In a previous post, I discussed integrative treatment for addiction and PTSD. However, it didn’t address the question: what’s up with those two going together so much, anyway? Up to 59% percent of people in substance abuse treatment have current PTSD—this does not include people with a history of PTSD that has resolved, or who have experienced trauma but never received a diagnosis–only about a third of people who experience a traumatic event develop PTSD, so this could be a substantial group. In men who have been diagnosed with PTSD, over half (52%) will be diagnosed with alcohol abuse disorder and over a third (35%) will develop substance abuse disorder. While this does not mean that 87% percent of men will have an abuse problem (because there will be some overlap), it’s still clear that there is relationship between PTSD and substance use. But why?
Burn the Pantyhose!
Here’s the thing with describing relationships: it’s tricky. You have to make some assumptions, and those can be wrong. For example, what if I told you households where a member purchased pantyhose were several hundred times more likely to have someone be diagnosed with breast cancer than households that never bought any? Should we start burning pantyhose? “Hold up!” your common sense should be telling you right now; an obvious alternative is that households purchasing pantyhose are a lot more likely to have a member who is at risk than households that never did. Keeping that in mind, on to our attempt to describe the relationship between addiction and trauma.
The Trauma-Informed View
Addiction is complicated and there is a lot of research to describe its sources. Genetics are believed to play a role, as are other biological and environmental factors. The trauma-informed description of addiction adds that it is a method of coping. When symptoms or emotions are too much to handle, some people seek instant relief. When they find something that does that, and they compulsively to use it to numb or elevate their experience, it becomes an addiction.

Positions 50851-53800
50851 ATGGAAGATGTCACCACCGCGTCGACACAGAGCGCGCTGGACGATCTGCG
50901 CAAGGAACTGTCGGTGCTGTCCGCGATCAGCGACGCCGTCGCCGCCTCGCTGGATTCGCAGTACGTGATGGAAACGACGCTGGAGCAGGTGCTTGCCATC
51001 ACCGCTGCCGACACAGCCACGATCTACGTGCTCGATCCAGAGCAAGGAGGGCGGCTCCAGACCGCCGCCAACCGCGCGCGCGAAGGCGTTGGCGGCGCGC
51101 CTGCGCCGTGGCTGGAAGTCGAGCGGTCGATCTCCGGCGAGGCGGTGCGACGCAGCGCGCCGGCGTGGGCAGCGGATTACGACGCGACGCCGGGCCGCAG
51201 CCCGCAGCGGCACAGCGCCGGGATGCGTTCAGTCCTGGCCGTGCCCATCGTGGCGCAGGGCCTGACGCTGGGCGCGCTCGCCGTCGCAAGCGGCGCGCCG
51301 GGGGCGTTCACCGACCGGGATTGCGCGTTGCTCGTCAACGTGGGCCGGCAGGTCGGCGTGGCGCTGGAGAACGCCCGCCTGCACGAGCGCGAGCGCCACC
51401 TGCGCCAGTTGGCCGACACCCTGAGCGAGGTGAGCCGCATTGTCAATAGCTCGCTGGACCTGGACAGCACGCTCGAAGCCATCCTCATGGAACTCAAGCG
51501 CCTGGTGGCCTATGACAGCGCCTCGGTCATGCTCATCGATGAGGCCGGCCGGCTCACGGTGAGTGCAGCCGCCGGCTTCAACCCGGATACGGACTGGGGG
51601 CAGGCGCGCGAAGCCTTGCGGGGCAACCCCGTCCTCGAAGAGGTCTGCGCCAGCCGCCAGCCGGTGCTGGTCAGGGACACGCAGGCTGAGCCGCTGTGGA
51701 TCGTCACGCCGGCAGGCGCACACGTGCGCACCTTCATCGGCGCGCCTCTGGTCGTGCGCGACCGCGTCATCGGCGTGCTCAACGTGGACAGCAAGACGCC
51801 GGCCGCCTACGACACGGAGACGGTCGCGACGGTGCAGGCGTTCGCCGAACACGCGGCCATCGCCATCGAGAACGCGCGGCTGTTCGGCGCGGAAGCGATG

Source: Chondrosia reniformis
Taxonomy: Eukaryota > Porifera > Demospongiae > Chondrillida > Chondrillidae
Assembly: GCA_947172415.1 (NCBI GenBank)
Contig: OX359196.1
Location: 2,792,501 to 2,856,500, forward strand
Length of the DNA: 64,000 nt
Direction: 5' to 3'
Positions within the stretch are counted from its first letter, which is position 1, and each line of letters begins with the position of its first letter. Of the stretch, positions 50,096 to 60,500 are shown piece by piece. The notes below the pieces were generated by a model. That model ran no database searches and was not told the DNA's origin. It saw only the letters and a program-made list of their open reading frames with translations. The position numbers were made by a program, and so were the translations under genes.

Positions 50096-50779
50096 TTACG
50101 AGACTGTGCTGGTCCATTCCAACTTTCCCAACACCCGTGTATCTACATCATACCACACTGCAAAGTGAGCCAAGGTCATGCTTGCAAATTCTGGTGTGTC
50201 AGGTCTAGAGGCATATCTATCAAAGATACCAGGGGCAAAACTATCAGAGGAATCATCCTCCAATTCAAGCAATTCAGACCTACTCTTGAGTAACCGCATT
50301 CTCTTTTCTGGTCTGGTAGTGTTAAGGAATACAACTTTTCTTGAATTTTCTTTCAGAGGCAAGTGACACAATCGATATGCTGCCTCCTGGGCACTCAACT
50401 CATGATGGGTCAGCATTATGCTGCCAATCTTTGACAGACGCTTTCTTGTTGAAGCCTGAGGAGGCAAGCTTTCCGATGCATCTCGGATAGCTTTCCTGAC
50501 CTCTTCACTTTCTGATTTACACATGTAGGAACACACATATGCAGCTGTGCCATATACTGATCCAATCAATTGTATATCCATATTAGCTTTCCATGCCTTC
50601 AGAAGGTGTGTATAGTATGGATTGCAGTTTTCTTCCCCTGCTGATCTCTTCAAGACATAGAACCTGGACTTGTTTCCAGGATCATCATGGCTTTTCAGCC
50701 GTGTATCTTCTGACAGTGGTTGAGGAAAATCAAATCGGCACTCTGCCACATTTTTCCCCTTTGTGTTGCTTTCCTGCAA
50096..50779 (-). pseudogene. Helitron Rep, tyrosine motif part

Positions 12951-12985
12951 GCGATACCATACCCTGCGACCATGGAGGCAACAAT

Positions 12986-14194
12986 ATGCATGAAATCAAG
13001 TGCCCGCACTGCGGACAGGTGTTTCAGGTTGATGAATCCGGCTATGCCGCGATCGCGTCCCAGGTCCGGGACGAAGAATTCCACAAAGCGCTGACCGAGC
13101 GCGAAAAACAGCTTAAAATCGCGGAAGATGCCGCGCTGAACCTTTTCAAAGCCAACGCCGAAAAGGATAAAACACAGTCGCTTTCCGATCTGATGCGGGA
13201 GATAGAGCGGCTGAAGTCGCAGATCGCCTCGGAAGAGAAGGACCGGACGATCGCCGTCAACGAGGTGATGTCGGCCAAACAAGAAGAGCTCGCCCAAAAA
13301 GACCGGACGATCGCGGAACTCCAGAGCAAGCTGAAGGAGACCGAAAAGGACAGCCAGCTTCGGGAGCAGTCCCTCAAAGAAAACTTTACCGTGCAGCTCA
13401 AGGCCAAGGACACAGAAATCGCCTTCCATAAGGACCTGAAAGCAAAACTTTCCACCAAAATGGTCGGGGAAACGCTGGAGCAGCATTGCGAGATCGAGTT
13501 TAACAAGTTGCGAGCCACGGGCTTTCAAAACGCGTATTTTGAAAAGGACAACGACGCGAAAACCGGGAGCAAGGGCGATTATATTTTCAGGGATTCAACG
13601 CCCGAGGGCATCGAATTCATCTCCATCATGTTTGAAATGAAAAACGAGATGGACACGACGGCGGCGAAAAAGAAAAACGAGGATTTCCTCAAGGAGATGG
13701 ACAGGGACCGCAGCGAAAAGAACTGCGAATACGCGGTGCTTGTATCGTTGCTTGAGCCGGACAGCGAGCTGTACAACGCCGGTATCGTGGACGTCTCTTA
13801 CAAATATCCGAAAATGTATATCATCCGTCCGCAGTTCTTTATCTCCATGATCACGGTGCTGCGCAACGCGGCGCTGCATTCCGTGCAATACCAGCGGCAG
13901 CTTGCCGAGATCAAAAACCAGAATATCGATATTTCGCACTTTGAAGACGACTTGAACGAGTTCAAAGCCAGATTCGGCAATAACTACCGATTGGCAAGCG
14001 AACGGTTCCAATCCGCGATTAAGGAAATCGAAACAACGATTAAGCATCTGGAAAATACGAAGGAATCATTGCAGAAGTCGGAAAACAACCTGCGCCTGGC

Anything can be used. Common ones are, of course, drugs, alcohol, sex, gambling, food, shopping. But anything that is used to avoid distress to the point where someone can’t tolerate any discomfort is an addiction.
What’s the difference between healthy coping and addiction? Healthy coping skills are used to deal with the symptom, situation or feeling while staying connected to the experience. For example, let’s say you’re going through a breakup. Addiction is used to numb whatever feelings are there, and cravings are most likely when someone is feeling most intensely. However, someone coping with the breakup in a healthy way will both allow themselves to feel sadness and loss, but also plan activities where they feel competent and social and more like themselves.
How This Informs Treatment
The idea that addiction is a response to overwhelming trauma symptoms informs the approach that trauma therapists use to help clients who struggle with addiction.
I use the following principles:
1) I’m not going to ask you to give up your primary coping method without first giving you some others to use
2) I just ask that you come sober to sessions
3) We’re going to talk about the role that addiction plays in your life, and work to identify a connection between triggers to “use” and PTSD triggers—it’s not accident that those are the same word
It depends on the client but usually within a couple of months the addiction has organically declined on its own, and then folks are able to quit all the way. Research has shown that this happens a lot for people with co-occurring addiction and PTSD who are in trauma therapy. So while the trauma-informed approach is based on theory rather than certainty, it does seem to resonate with trauma survivors and inform evidence-based treatment that helps. And at the end of the day, that’s what’s important.
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Last reviewed: 8 Jan 2014